While compilers can look for structural problems in a program, they cannot
tell whether the results of a program or method are correct.
developers test their programs to ensure that they behave as expected. This can
be as simple as calling a method in the Interactions Pane to view its results,
but this technique requires you to think about the answers you expect every time
you run any tests. A much better solution is to give the tests the answers you
expect, and let the tests themselves do all the work.
Thankfully, a technique known as unit testing makes this quite easy. You
write many small tests that create your objects and assert that they behave the
way you expect in different situations. A unit test framework known as JUnit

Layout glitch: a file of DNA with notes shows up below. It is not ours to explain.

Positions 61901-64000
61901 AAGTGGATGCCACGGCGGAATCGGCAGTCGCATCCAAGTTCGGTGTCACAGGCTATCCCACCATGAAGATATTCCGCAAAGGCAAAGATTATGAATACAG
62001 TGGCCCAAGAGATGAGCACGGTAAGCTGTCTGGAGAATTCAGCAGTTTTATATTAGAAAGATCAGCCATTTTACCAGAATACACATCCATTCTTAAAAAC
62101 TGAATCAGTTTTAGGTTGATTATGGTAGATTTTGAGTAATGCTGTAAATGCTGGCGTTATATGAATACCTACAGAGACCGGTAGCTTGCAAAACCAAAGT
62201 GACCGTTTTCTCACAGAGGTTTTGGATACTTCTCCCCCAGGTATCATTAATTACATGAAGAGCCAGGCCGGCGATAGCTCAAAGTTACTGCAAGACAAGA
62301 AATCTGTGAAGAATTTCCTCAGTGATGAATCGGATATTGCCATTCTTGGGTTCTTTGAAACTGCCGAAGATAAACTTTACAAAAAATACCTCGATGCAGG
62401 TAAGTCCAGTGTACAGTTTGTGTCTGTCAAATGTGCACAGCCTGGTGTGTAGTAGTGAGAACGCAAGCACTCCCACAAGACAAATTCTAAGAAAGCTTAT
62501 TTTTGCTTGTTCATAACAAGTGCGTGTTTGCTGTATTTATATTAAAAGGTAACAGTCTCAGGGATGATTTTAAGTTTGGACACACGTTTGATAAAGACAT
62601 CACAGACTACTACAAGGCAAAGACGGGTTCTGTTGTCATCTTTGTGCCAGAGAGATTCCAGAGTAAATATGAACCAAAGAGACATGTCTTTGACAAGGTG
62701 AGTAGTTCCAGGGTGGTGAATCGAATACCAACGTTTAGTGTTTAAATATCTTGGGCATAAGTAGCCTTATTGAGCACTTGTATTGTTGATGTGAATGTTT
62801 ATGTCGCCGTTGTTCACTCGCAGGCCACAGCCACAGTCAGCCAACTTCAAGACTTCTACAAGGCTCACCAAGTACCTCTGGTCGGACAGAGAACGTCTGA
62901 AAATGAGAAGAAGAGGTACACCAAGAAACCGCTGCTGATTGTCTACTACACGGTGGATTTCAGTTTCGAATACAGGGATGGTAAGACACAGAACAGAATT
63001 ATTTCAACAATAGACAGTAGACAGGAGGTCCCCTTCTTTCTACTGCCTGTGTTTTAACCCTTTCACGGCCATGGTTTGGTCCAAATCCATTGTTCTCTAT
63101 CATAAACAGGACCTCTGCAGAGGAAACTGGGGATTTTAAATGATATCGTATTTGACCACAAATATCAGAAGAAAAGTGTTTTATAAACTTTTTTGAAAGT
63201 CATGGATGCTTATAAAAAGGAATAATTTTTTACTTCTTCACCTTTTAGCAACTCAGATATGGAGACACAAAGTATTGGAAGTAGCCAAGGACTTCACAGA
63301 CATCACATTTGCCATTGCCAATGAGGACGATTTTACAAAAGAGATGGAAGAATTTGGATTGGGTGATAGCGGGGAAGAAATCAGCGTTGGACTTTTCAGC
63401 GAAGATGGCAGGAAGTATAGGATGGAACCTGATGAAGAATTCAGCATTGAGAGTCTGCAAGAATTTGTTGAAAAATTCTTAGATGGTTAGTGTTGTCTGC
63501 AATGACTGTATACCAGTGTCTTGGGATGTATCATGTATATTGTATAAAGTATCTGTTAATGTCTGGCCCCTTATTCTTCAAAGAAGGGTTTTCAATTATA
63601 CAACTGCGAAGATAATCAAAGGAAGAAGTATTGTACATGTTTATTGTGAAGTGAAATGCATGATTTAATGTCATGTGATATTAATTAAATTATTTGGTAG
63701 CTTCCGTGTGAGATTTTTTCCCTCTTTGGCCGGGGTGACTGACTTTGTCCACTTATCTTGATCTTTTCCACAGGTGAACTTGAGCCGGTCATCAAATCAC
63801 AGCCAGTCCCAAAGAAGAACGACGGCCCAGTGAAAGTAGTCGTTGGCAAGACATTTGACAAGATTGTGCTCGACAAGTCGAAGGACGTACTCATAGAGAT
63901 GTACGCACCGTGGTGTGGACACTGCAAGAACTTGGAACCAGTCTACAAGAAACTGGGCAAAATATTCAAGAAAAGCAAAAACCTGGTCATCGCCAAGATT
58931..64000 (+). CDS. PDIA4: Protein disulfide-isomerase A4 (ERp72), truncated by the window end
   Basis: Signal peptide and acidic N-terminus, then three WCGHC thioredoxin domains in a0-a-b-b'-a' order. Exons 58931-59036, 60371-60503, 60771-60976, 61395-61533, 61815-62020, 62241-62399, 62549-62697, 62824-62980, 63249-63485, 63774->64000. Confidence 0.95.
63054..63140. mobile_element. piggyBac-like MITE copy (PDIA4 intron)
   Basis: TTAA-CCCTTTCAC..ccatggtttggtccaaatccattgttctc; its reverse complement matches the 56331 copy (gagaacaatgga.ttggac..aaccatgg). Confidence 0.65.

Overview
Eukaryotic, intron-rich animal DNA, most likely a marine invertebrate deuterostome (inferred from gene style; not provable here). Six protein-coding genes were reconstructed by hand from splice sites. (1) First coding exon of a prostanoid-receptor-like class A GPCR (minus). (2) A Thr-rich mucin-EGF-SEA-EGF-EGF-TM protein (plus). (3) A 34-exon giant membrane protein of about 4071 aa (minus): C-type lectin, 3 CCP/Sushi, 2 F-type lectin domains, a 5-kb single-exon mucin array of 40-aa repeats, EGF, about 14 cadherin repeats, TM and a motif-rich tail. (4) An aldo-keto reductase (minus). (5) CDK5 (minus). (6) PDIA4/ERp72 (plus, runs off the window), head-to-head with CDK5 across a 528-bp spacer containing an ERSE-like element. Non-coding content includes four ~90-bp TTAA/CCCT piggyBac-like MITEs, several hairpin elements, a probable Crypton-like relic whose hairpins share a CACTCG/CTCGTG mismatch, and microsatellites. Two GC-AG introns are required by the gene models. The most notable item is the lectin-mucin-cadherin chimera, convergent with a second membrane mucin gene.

(http://www.junit.org) automates the process of running these tests, letting you
quickly see whether your program returns the results you expect.
DrJava makes the process of running unit tests very simple by providing
support for JUnit. Once you have written a JUnit test class (as described in the
next section), you can simply choose the "Test Current Document" command from
the Tools menu to run the tests and view the results. The name of the tests
being run will be shown in the Test Output tab, with each test method turning
green if it completes successfully and red if it fails. Any failures will be
displayed after the list of methods in the same way as the compiler errors. A
progress bar will keep you updated on how many tests have been run.
Also, clicking the "Test" button on the toolbar or choosing "Test All
Documents" from the Tools menu will run JUnit on any open testcases, making
running multiple test files very simple.